Human rights are those rights that pertain to you because you are a human being. This was once understood by the Cuban government but that all changed six decades ago.
On December 10, 1948 the countries of the world agreed upon a Universal Declaration of Human Rights that listed 30 articles outlining these rights.
Cuba’s last democratically elected president Carlos Prio Socarras was overthrown by Fulgencio Batista on March 10, 1952. Human rights and democracy began what would become a six decade long retreat.
Fidel Castro led an insurrection that claimed as its aim the democratic restoration of the republic, and the defense of human rights but in reality plotted replacing an authoritarian dictatorship with a totalitarian, communist regime that has now been in power 58 years.
Under authoritarian dictator Batista passive acceptance of the regime was sufficient but with Castro's totalitarian regime active support is necessary to avoid punishment. The Batista regime on paper maintained democratic norms, but Fidel Castro did away with them punishing all dissent with force of law.
All rights and freedoms in Cuba under the Castro regime are subordinated to the communist dictatorship and this reality is reflected in the Cuban Constitution.
The current system recognizes only one legal political party in Article 5 of said constitution which is the Communist Party of Cuba, described as "the organized vanguard of the Cuban nation, is the highest leading force of society and of the state, which organizes and guides the common effort toward the goals of the construction of socialism and the progress toward a communist society."
“None of the freedoms which are recognized for citizens can be exercised contrary to what is established in the Constitution and by law, or contrary to the existence and objectives of the socialist state, or contrary to the decision of the Cuban people to build socialism and communism. Violations of this principle can be punished by law.”
1. Any person who: a) incites against the social order, international solidarity or the communist State, by means of oral or written propaganda or in any other way; b) prepares, distributes or possesses propaganda of the type referred to in paragraph (a) preceding; shall be punished with one to eight years imprisonment. [...] 3. If mass communication media are used for performance of the acts referred to in (1) and (2) of this article, the penalty shall be seven to fifteen years imprisonment. [...]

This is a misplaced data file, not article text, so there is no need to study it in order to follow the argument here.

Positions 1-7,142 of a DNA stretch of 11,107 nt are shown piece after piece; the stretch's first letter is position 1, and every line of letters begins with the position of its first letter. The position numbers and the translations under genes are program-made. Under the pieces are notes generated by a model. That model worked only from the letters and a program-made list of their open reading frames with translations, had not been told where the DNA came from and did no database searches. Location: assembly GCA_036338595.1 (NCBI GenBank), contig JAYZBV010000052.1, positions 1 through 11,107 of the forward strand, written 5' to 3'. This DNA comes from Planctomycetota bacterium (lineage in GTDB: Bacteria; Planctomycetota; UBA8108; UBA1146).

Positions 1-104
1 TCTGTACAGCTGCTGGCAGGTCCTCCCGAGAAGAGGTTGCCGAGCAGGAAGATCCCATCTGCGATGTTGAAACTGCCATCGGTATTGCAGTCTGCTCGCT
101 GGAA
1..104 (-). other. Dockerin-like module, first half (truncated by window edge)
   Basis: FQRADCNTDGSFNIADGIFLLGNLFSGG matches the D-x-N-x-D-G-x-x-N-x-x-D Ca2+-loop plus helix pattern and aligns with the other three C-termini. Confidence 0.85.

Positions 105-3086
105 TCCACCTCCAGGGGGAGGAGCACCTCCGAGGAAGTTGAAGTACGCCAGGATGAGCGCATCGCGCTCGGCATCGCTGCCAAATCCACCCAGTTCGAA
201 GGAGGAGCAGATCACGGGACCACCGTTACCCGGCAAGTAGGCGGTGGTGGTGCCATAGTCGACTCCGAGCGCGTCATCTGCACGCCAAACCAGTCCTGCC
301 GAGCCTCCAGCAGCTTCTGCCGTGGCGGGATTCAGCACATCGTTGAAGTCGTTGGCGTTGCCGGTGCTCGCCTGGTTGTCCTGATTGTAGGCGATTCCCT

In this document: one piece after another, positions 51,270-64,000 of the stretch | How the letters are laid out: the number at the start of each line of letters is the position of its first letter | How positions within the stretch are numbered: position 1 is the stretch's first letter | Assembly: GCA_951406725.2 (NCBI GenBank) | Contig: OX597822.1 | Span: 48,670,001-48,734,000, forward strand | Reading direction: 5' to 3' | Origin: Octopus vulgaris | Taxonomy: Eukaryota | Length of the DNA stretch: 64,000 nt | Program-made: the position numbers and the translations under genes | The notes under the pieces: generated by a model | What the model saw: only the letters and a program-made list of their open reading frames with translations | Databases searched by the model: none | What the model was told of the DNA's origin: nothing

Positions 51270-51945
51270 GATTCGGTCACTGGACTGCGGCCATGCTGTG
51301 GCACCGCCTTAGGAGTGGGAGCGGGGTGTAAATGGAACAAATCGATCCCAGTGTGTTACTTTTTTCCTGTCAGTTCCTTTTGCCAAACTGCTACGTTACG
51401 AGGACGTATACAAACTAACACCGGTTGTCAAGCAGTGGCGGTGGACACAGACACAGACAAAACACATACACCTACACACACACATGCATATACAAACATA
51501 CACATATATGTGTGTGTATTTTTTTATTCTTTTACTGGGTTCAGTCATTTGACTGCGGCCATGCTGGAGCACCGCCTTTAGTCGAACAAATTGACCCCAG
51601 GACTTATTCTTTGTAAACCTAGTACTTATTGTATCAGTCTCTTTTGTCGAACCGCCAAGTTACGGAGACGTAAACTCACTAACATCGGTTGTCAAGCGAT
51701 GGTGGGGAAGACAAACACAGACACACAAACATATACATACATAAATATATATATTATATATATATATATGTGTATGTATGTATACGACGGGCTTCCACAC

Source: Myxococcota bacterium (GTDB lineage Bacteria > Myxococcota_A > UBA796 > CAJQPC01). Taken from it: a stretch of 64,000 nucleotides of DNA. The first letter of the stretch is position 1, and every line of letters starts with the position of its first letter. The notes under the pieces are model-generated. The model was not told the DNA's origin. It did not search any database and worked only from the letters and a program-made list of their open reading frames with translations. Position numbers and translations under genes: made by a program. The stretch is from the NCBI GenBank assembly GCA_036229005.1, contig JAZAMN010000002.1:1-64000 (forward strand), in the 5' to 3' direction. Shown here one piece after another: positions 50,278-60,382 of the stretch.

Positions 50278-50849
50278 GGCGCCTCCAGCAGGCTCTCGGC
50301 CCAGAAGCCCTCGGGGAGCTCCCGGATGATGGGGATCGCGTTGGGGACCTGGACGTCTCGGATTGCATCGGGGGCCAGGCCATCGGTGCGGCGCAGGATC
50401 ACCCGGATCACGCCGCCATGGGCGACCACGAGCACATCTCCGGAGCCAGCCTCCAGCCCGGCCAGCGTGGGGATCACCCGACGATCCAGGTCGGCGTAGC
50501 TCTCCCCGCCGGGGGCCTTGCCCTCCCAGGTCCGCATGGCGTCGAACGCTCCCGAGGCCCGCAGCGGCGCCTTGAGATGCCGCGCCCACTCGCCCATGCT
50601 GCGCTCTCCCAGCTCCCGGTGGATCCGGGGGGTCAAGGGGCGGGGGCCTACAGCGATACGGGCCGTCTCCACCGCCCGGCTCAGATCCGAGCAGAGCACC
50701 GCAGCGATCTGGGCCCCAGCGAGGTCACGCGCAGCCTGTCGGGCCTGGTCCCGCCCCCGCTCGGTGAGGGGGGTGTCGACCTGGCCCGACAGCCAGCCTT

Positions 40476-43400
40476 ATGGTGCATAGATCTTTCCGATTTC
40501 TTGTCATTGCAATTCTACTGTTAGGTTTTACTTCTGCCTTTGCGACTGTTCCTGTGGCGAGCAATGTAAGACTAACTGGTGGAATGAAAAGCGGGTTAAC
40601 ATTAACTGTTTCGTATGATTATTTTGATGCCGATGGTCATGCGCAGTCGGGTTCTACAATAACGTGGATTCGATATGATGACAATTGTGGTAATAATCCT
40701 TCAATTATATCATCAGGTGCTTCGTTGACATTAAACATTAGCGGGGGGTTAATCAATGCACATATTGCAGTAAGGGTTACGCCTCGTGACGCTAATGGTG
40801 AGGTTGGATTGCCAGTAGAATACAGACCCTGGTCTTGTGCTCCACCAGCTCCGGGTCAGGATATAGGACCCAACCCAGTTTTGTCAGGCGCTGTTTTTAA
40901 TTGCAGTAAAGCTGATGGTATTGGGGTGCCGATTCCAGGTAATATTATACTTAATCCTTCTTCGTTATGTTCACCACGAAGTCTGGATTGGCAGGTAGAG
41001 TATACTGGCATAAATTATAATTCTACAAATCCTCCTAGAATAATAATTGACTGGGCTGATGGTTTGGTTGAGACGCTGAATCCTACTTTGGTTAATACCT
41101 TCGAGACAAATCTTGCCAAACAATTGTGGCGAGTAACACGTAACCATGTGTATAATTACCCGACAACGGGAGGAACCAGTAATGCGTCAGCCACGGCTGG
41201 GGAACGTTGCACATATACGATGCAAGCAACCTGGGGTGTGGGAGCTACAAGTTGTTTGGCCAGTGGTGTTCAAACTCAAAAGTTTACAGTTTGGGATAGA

Science fiction author Philip K. Dick called it pre-crime but the Castro regime calls it a predilection to social dangerousness and defines it as follows:
Article 72. A dangerous state is defined as the special predisposition of a person to commit crimes, demonstrated by conduct that is manifestly inconsistent with the norms of socialist ethics.
In 1996 Law 88, also known as the gag law, expanded restrictions on freedom of expression and association increasing prison sentences to 20-years. Many of the independent journalists, human rights activists, Varela project activists, and independent librarians arrested during the March 2003 crackdown were tried and sentenced under this law. All of them were identified by Amnesty International as prisoners of conscience. Persons imprisoned for nonviolently exercising their internationally recognized human rights.Article 75. A person who, though not in one of the dangerous states specified in Article 73, by virtue of links or dealings with persons potentially dangerous to society, to others, and to the social, economic, and political order of the socialist state may be predisposed to crime shall be warned by the competent police authority as to prevent him or her from engaging in activities that are dangerous to society or criminal in nature.
Compare this to over 100 International Committee of the Red Cross inspections of the notorious US Guantanamo Detention Center since 2003 compared to one inspection of Cuba’s prisons in 58 years.
This systematic rejection of international human rights standards, international oversight, and outlawing of dissent has meant that Cubans have had no recourse but international institutions and international law to defend their rights. Attempts to use national laws led to the Cuban Constitution being declared unchangeable in 2002 and 75 activists sentenced to lengthy prison terms in the spring of 2003.
This has also meant that over the past 58 years Cubans have been subjected to summary executions, extrajudicial executions, torture, arbitrary detention for decades in cruel and unusual conditions, forced internal exile and a long list of horrors too long to list here.
Consider the following:
A family of four was detained on November 27, 2016 and three siblings sentenced to a year prison for going outside during the official mourning period for Dictator Castro. The twin sisters and brother went on hunger strike on March 7, 2017 to protest the unjust imprisonment and nearly died before being released on April 7th following international outrage. Mom was sentenced to a year under house arrest.